Michael Roberts

When my wife and I went on a Safari tour in Zimbabwe in the 1990s I was fascinated by sightings of a “Secretary Bird” through my binoculars. The official identity of this strange figure  was Sagittarius serpentarius.”   But, in my reading and juxtaposition, its upright walking stance simply indicated a prim and proper secretary persona.           

When I first saw Novak Djokovic on the tennis court, I immediately associated the two figures.  Maybe a strange leap; but it is a fixed asociation im my mind –one which did not, and does not, degrade my admiration for Djokovic’s tennis. 

 

 

 

 

 

 

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Australia vs Ceylon at the Colombo Oval in March 1953 … and Constantine

Michael Roberts

In focusing on Learie Constantine’s spell as a coach in the island in 1953 I was prompted initially by his report on the one-day encounter between the Australian cricket team led by Lindsay Hassett and a Ceylon team, a “whistle-stop game” as it was known then because the Aussies played such matches on their way to England by ship on several occasions dating from the early decades of the 20th century.

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Australia vs Ceylon, Colombo Oval, 29 March 1953

Hassett and Others at Cricket in Colombo, 29 March 1953 ………………Michael Roberts (compiler) …. with the presentation here being facilitated by the technical wizardry of Johnny De Silva (a fellow-Aloysian) and Victor Melder (Master Lexigrapher & Recordkeeper) who both reside in Melbourne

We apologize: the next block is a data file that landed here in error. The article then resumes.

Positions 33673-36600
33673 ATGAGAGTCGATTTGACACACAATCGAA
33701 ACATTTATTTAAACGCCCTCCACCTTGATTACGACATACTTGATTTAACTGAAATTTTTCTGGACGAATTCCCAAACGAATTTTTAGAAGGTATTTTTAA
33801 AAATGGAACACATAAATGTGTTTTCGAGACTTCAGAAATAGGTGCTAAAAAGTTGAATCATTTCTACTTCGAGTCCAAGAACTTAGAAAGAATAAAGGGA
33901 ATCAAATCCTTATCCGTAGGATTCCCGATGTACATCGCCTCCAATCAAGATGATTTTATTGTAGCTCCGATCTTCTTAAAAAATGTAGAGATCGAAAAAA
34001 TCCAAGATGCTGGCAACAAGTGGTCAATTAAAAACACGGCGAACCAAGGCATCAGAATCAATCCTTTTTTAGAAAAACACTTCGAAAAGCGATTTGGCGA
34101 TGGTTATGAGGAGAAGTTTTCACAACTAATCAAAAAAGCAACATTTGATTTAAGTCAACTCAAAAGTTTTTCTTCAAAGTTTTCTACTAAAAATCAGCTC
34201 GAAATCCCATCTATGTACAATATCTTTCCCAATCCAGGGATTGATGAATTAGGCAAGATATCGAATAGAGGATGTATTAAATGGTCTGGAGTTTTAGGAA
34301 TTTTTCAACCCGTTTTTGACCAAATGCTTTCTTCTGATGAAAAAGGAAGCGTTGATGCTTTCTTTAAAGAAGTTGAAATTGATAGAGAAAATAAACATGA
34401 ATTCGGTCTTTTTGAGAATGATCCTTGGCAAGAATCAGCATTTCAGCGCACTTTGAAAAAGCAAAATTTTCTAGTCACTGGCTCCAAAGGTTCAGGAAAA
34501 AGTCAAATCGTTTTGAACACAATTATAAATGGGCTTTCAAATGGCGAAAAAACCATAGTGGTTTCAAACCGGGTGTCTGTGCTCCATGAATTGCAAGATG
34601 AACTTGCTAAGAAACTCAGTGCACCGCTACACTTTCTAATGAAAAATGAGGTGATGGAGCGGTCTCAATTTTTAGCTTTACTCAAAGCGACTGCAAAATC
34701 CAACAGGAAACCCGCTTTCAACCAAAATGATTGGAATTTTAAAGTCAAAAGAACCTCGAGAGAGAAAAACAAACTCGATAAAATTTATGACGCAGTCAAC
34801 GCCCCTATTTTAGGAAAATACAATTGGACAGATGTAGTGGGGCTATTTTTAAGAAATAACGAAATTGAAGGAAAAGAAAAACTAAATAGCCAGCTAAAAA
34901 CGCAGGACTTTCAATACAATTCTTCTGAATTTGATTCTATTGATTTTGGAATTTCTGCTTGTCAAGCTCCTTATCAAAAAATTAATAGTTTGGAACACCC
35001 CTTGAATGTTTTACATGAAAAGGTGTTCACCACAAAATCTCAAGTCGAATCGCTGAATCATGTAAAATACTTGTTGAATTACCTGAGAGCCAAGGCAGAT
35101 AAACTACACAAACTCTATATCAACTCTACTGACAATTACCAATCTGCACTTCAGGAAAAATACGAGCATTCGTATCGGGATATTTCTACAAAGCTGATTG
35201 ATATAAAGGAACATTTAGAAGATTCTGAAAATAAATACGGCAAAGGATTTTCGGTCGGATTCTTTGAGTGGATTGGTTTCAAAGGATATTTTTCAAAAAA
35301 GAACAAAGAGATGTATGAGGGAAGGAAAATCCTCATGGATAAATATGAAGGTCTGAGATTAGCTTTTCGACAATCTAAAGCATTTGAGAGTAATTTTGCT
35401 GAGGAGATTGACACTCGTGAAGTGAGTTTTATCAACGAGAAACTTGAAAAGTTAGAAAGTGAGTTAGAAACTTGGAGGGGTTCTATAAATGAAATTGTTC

Bill O’Reilly’s Report on the Match:

……………………….Ceylon Does Well against Hassett’s Team

………………………………………..C. H Gunasekara’s Batting Impresses

From Ceylon’s point of view by far the most interesting angle of their short-time match against the Australians was the outstanding batting performance of C. H. Gunasekara, who faced up to the full strength of Australia’s Test attack so confidently that it seemed he would have preferred the match to last long enough to do his undoubted batting talent full justice.

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Australian Government’s Covid-Policy as Totally Shambolic

Dr. Kerryn Phelps, in The Guardian, 4 January 2022, where the tile runs  thus: “A shambolic mess’: the only example Australia is giving the world now is how not to manage Covid”

Where did it all go wrong? How did Australia go from being the envy of the world with our best practice public health measures, low case numbers, a prepared health system and an economy ticking along nicely to what can only be described as a shambolic mess?

The only example Australia is providing to the world now is a warning about what not to do with the Covid-19 pandemic.

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Penetrating White Australia, 1948-to-1970s: Burghers and Amahs

Earl Forbes,  whose preferred title is  “Burghers and Amahs.  First to enter White Australia from Independent Ceylon, ,”.… Note that the highlights are impositions by The Editor, Thuppahi

The diplomatic relationship between Ceylon and Australia commenced even before the formal declaration of Ceylon’s Independence. Australia established a Representative Office in Colombo, on the 29th April 1947. On Independence Day, (4th February 1948) this representation was upgraded to High Commission status. As further indication of the importance placed on the relationship between the two countries, the Australian High Commission Office was moved from its temporary location at the Galle Face Hotel, to more permanent premises at Gafoor Building, in the Fort, Colombo.